Stargazing Special: Total Lunar Eclipse Coincides with Winter Solstice
Monday, December 20, 2010
If the skies are clear during the wee hours of Tuesday Dec. 21st, city dwellers will have a chance at glimpsing a rare site: a total lunar eclipse of a full moon. The moon will be high in the sky and easy to see thanks to the winter solstice, which coincidentally falls on Tuesday evening.
Usually the sun lights up the moon's surface. But at around 1:33 A.M. E.S.T. on Tuesday, the moon will begin to move into the earth’s shadow, at which point stargazers have some three and a half hours to witness the gradual darkening of the moon’s surface. From 2:41 to 3:53 A.M, the moon will be completely immersed in the earth's shadow. It's the first time in over 450 years that the lunar eclipse will occur on the same day as the winter solstice. A spectacular sky show like this won’t be visible until the next total lunar eclipse on April 15, 2014, according to the National Aeronautics and Space Administration (NASA).
Joe Rao, a lecturer at the American Museum of Natural History's Hayden Planetarium, says during the total lunar eclipse, the moon will take on a copper or ruddy hue (see the time-lapse video at right.) “This is due to the earth’s atmosphere refracting the rays of the sun into the earth’s shadow,” he explains. “And although no direct sunlight is hitting the surface of the moon, we’ll be able to see this weird color effect while the eclipse is total.” The very last bit of shadow will be gone by 5:01 A.M.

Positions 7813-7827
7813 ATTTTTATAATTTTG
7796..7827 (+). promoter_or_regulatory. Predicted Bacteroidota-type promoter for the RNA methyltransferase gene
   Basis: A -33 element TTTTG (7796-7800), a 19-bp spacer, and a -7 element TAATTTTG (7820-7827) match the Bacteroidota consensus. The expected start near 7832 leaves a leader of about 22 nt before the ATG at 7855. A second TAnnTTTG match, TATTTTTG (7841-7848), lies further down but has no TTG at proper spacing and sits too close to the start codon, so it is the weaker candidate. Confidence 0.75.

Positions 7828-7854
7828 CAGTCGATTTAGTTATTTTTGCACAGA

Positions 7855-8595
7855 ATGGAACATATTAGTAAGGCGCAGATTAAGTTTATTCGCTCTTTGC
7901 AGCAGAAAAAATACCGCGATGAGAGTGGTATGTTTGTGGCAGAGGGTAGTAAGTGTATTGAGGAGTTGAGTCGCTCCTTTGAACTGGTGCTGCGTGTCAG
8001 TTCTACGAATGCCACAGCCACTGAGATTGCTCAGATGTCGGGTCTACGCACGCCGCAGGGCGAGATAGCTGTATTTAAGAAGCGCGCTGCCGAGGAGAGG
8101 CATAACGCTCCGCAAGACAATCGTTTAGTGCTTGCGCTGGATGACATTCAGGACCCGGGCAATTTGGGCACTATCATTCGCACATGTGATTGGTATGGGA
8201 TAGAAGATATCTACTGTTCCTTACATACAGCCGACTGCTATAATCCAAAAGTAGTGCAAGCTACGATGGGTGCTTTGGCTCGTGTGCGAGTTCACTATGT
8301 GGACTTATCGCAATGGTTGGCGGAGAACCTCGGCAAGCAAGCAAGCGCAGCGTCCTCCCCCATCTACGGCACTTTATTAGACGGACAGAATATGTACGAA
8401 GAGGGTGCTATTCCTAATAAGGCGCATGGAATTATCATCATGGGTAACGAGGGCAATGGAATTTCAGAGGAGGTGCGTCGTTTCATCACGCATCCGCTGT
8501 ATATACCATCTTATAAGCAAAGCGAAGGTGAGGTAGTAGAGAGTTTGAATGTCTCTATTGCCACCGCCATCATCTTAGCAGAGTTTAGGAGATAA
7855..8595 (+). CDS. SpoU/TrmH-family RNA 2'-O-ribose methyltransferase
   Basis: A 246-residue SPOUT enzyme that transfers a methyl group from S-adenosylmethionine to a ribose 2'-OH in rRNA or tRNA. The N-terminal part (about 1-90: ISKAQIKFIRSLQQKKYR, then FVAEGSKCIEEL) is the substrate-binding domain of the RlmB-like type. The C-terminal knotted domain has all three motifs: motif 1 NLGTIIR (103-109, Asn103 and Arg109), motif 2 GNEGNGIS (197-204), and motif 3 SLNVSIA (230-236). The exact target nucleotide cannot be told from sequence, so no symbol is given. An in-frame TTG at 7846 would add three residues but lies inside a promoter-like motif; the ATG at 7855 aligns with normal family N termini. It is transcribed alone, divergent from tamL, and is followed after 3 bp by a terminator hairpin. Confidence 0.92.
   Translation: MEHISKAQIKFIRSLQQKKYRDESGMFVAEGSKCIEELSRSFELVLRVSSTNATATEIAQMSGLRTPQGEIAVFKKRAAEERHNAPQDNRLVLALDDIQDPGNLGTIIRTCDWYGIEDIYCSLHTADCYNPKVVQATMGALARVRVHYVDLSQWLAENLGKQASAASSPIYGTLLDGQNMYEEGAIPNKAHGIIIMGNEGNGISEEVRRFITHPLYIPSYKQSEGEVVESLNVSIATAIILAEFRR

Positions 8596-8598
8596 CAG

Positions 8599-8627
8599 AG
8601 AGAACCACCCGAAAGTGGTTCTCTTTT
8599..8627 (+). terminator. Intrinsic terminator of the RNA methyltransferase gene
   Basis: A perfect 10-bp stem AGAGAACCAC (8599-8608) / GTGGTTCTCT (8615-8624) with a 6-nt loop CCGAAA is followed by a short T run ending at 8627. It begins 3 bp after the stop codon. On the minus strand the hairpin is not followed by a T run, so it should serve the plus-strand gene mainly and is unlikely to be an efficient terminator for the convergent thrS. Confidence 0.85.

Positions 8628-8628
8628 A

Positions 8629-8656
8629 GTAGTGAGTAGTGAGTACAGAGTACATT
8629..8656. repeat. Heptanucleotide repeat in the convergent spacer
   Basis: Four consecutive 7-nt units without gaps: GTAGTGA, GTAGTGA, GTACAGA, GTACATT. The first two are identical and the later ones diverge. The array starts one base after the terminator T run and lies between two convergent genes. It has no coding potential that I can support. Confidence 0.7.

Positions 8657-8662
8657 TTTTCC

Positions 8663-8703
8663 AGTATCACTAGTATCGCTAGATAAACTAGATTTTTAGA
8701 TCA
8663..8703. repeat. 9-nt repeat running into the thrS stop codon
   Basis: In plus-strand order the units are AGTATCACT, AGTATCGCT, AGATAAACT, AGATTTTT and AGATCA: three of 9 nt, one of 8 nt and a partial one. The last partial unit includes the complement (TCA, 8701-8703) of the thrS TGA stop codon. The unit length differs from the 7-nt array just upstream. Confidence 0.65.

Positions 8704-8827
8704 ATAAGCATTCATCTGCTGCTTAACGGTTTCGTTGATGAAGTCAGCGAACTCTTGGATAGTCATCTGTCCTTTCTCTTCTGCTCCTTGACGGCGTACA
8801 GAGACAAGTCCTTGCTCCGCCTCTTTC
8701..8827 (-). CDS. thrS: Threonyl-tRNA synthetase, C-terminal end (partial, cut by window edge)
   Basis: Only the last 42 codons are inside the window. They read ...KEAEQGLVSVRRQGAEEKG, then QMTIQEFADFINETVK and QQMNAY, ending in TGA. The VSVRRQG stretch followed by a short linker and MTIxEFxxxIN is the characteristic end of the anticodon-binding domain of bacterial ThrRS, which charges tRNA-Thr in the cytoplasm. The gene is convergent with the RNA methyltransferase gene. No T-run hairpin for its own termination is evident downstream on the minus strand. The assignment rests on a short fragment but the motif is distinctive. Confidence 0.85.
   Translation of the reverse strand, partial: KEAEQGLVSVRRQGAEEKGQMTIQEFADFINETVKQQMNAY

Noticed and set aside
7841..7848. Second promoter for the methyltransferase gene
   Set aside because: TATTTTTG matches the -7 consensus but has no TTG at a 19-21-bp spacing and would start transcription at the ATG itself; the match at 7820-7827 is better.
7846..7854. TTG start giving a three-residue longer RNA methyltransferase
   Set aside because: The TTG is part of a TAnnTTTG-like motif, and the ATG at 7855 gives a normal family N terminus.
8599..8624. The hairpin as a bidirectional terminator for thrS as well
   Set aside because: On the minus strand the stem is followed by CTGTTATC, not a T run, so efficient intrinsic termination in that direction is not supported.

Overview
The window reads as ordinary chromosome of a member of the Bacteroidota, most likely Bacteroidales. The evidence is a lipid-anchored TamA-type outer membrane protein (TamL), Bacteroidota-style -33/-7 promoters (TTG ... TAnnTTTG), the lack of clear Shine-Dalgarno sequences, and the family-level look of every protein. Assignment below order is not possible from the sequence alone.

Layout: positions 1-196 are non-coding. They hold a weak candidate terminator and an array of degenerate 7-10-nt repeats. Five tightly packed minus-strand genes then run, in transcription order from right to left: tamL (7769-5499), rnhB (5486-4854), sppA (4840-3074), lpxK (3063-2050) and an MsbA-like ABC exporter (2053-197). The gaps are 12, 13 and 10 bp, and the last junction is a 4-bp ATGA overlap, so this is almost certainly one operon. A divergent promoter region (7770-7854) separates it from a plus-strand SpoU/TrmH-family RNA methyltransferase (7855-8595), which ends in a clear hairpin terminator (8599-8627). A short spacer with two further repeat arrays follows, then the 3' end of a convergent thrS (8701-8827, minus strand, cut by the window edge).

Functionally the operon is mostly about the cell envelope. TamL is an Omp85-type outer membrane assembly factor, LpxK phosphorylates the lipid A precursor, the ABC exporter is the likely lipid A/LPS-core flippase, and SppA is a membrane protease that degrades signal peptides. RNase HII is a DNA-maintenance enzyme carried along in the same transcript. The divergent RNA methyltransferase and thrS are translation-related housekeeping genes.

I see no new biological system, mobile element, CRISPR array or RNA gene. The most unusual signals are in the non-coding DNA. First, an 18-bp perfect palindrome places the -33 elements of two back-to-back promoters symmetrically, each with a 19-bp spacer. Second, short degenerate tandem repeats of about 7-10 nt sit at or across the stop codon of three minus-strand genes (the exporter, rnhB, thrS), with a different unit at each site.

After the eclipse, the sun will rise around 7 A.M. and set at 4:30 P.M., making Tuesday Dec. 21st the shortest day (and longest night) of the year. At 6:38 P.M., when the sun’s rays reach the farthest point south of the equator, the winter solstice takes place. If you were standing at the Tropic of Capricorn at 23.5 degrees south latitude at noon on Tuesday, the sun would be directly overhead. ("Solstice" comes from the Latin meaning “sun standing still.”) But here in New York on Tuesday evening, the sun will appear low on the horizon. Then at 6:39 P.M., the sun begins its trajectory north.
Although the sun is moving closer north, Dec. 21st marks the beginning of cold winter days. The Hayden Planetarium's Joe Rao says there's an atmospheric lag and that's why we don't feel the warmth of the sun after the solstice. “It takes time for the atmosphere to react to the fact that the length of the time that the sun is in the sky has reached a minimum,” he says.
If you're not up to braving the cold early Tuesday morning, you can Web cast the total lunar eclipse at NASA's site. (Image left courtesy of NASA.) Or celebrate the winter solstice early at the Hayden Planetarium on Monday, Dec. 20th from 6:30 to 8 P.M. The night will include a discussion of the changing pattern of the sun, a film of images of the wintertime sky—Orion, Taurus, the Pleiades star cluster—and some stargazing. Or, simply check out the video below of the Paul Winter Consort visiting WNYC Host John Schaefer in the Soundcheck studios. The song featured is "Sweet for Solstice."